The following information may shock you: Wall Street firms are covering far fewer companies today than they were just a few years ago. According to SmartMoney, "In 2000 ... more than 7,600 companies were covered by at least three analysts. Today, that number is below 6,000."

Which companies get ignored by Wall Street? The smallest ones. In fact, more than 90% of the thousands of publicly traded companies that have no analyst coverage are small caps.

That means opportunity for all of us.

Opportunity? What opportunity?
We know that small companies offer the market's best returns. So the dearth of analyst coverage means that small-cap stocks are more likely to be priced inefficiently. Ergo, we can -- under optimal circumstances -- buy the market's most promising stocks at the market's best prices.

That's a recipe for success, and it's one of the reasons we focus exclusively on researching small- and micro-cap stocks at Motley Fool Hidden Gems. Just take a look at some of the stocks we've highlighted recently, and the number of pros who work their beats.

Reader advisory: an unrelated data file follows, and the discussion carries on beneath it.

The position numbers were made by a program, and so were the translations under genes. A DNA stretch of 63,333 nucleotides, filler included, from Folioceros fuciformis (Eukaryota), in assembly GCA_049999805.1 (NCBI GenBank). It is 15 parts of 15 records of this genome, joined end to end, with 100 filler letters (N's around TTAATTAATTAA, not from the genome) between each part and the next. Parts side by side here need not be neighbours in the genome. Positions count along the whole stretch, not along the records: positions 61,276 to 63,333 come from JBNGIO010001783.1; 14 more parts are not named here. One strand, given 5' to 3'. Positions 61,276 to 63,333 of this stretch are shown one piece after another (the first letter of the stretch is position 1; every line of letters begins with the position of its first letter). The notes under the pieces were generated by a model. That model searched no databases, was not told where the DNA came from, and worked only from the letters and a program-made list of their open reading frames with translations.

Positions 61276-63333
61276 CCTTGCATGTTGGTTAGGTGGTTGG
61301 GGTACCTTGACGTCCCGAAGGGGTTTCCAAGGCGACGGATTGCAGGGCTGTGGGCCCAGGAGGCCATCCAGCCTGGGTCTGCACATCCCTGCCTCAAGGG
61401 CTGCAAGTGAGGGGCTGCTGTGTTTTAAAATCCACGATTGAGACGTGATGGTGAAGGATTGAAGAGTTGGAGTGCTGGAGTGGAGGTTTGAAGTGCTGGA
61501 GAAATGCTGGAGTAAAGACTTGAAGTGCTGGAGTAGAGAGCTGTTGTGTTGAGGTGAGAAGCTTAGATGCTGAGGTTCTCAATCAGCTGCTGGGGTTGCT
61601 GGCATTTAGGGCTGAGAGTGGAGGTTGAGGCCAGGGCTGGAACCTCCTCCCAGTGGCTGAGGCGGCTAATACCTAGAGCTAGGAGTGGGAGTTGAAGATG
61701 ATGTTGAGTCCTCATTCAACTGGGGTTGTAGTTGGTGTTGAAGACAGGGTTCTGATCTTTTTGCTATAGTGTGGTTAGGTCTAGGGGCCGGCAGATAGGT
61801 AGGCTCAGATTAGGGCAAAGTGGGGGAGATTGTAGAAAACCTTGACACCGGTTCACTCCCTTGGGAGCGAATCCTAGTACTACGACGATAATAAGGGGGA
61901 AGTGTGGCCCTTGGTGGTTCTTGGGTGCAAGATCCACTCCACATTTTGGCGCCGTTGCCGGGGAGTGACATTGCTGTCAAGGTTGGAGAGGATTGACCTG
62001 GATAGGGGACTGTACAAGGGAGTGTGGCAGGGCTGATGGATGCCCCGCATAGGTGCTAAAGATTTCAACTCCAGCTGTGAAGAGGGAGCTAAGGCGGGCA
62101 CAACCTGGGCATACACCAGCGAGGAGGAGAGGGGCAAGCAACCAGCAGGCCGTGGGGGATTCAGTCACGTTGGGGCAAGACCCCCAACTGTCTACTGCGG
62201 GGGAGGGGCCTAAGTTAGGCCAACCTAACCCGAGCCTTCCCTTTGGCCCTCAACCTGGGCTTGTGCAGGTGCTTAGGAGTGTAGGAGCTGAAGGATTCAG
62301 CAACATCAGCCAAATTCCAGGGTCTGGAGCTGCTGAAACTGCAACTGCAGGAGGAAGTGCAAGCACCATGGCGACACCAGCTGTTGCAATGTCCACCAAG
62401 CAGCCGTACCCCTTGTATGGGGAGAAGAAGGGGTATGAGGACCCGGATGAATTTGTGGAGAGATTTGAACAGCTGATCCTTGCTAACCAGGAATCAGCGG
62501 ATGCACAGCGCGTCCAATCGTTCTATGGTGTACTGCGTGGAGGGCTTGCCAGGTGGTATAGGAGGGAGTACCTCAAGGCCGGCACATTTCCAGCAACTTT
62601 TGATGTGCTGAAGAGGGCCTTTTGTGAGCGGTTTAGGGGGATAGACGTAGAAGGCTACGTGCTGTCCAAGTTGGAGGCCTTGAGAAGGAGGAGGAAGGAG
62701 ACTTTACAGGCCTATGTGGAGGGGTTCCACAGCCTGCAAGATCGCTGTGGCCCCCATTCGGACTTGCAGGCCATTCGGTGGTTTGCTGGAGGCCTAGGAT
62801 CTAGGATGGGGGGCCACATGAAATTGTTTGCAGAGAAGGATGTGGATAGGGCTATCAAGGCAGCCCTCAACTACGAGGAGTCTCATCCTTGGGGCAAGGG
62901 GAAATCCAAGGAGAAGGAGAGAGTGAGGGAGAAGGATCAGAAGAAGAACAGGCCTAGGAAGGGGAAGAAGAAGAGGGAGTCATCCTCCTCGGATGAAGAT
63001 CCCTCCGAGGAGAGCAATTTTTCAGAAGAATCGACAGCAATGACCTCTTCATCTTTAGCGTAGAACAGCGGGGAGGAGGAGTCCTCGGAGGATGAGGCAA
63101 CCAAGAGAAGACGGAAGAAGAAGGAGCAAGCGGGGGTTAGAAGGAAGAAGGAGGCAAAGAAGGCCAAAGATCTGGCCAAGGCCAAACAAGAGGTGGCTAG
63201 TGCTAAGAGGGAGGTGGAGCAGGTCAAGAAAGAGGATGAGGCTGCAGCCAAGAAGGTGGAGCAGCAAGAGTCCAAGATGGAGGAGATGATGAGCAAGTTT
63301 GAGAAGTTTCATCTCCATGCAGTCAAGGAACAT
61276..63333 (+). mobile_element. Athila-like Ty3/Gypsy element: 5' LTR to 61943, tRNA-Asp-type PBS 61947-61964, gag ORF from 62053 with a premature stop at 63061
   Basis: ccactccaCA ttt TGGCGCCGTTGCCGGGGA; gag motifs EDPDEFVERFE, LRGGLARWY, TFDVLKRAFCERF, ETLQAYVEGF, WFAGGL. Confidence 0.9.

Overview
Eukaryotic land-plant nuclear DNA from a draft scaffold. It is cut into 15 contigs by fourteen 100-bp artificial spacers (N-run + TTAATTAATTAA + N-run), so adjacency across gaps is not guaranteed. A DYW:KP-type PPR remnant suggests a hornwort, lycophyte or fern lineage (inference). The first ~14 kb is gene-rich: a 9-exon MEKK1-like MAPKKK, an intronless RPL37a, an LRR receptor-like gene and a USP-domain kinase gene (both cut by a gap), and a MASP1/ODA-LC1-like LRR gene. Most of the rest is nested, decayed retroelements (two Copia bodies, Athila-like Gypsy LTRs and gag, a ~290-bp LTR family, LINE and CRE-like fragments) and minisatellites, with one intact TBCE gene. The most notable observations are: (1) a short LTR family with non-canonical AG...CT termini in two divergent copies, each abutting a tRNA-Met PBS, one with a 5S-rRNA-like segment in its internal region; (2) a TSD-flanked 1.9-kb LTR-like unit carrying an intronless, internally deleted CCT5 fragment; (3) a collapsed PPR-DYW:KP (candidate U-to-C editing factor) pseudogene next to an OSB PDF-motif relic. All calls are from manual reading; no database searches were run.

Market Cap (in Millions)

Analysts Covering




Sturm, Ruger (NYSE:RGR)






Data from Thomson.

Meet the efficient market
Compare that amount of analyst coverage with three of the biggest companies on the market.


Market Cap (in millions)

Analysts Covering

Bank of America (NYSE:BAC)



ExxonMobil (NYSE:XOM)



ConocoPhillips (NYSE:COP)



Data from Thomson.

It's not even close.

There are plenty of reasons why more analysts cover the bigger firms: There's more news, more interest, and more of an opportunity for the firm to make a market in the security. However, those reasons don't include any chance that mega caps offer more gains for the individual investor.

In fact, it's exactly the opposite!

The Foolish bottom line
You can make money investing in a basket of carefully chosen, small, underfollowed companies. That's what we do at Hidden Gems, and our picks are beating the large-cap-laden S&P 500 by 26 percentage points. You can learn more about our specific strategies and recommendations for free for 30 days. Click here for details.

This article was originally published on June 17, 2006, as "Stocks With Promise That Wall Street Ignores." It has been updated.

Neither Tim Hanson nor Brian Richards owns shares of any company mentioned in this article. Bank of America is an Income Investor recommendation. No Fool is too cool for disclosure.